Colorado Politicians Ask Sessions To Leave Legal Marijuana States Alone

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An amendment to a budget bill that would prohibit the Department of Justice from spending money on marijuana enforcement in states like Colorado that have legalized pot is one idea that is gaining traction among Colorado lawmakers. Rohrabacher-Farr (now known as Rohrabacher-Blumenauer, in honor of Rep. Earl Blumenauer, D-Ore., who co-sponsored the amendment) is set to expire on January 19, 2018, if it is not renewed. Tom Darcy, liaison to Dist. 1 County Supervisor and Board Chair Robert Lovingood, pointed out in the NDBA meeting that with 29 states approving medical use votes likely now exist to change federal marijuana law.

But Sessions's memo rescinding the Obama-era policy did not address how financial institutions who do business with marijuana growers, processors and distributors should handle the new policy. It has been renewed numerous times "so here is a track record" of Congress barring the Department of Justice from targeting medical marijuana programs, she said. Polis has also introduced a similar amendment with California Representative Tom McClintock over the years. However, he also said he would assess on a case-by-case basis whether it was worth using "limited federal resources" to clamp down on marijuana operations.

Anxious that owning up to using the drug could jeopardize their VA benefits - even if they're participating in a medical marijuana program approved by California or 28 other states and the District of Columbia - veterans have often kept mum.

Sessions, the first USA senator to officially endorse Trump during his 2016 campaign, was nominated by the president for the AG position shortly after the election. "We should do our job and enforce laws effectively as we're able". They were reminded to continue working with federal authorities and agencies in other states in targeting the illegal trafficking of controlled substances. Eastern Washington, however, falls under interim U.S. Attorney Joseph Harrington, whose office has directed media inquiries to the DOJ's national press office. Hutchinson said Sessions "should look at where President Trump has been" on the subject.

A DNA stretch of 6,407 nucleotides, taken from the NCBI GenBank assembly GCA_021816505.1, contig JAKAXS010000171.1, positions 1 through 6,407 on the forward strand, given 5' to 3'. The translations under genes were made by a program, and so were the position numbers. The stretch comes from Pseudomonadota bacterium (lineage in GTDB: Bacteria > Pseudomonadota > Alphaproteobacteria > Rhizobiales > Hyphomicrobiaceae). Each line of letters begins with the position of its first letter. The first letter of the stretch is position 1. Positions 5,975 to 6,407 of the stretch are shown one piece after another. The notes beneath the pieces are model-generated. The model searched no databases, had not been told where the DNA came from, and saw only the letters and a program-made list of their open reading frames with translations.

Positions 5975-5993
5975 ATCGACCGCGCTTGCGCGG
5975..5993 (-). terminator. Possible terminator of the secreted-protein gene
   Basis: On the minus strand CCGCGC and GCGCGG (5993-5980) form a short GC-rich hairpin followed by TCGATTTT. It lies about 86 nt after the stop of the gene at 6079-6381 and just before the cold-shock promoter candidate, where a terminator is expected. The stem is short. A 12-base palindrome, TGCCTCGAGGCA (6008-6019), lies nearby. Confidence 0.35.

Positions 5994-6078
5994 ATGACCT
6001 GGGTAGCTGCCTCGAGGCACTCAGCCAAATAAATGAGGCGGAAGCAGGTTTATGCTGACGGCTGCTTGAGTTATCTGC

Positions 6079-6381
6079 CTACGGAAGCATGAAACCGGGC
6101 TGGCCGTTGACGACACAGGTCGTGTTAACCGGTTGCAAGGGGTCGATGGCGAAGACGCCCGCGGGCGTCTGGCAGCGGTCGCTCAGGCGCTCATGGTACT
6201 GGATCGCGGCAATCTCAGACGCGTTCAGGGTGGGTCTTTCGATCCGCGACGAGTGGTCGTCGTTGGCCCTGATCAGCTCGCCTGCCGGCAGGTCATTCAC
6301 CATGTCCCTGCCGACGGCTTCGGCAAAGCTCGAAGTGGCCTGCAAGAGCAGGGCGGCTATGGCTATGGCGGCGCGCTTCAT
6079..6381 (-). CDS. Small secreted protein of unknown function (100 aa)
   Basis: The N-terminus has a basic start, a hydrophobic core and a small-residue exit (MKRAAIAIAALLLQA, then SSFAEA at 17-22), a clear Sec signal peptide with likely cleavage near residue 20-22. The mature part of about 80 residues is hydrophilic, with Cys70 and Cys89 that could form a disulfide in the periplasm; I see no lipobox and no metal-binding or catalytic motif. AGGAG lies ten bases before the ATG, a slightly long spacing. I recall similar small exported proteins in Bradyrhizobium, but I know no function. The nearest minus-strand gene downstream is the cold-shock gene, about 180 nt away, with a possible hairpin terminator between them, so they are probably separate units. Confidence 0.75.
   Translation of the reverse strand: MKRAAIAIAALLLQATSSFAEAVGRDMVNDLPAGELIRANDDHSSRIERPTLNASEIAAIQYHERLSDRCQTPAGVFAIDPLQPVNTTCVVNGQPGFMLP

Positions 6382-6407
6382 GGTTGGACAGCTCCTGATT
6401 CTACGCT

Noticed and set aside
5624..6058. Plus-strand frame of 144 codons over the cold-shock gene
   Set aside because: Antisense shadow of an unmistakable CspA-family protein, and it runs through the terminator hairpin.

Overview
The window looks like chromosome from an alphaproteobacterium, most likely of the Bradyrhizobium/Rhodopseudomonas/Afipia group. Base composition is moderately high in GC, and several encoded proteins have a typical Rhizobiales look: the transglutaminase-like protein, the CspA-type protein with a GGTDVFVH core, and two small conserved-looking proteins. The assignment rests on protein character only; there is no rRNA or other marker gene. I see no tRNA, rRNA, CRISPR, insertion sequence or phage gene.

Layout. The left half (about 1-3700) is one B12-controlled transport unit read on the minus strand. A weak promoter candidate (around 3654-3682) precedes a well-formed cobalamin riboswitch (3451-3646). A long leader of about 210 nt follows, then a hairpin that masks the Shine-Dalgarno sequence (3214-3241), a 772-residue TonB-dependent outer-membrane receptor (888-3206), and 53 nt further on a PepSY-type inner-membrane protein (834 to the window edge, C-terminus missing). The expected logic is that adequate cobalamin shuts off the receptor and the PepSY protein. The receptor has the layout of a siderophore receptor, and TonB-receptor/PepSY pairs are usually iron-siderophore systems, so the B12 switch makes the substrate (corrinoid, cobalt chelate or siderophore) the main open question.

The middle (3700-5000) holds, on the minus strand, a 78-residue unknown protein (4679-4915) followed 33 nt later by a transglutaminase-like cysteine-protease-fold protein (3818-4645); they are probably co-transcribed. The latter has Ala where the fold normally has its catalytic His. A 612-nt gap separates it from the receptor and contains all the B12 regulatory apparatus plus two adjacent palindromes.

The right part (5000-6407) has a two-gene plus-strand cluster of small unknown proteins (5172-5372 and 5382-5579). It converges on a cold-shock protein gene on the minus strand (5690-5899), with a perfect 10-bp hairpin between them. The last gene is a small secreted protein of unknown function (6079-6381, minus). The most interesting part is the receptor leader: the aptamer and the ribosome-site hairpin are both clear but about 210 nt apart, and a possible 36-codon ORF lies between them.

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Essentially, the memoranda instructed federal prosecutors that in states that had legalized marijuana, prosecutors should use their prosecutorial discretion and focus not on businesses that comply with state regulations but instead focus on illicit enterprises and activities that create harm to the public such as selling marijuana to children, operating with criminal gangs, selling across state lines, and so on. Richard "Tick" Segerblom said, "If Sessions is still attorney general in 2019, I think it would have a good chance". "The question is what he's going to replace that guidance with".

On Jan 4, U.S. Attorney General Jeff Sessions rescinded the Cole Memo and replaced it with a new, harsher policy memo.

What effects do people foresee on the burgeoning marijuana industry in the state?

Both used a payment processing company that worked with a MA bank that processed medical marijuana transactions.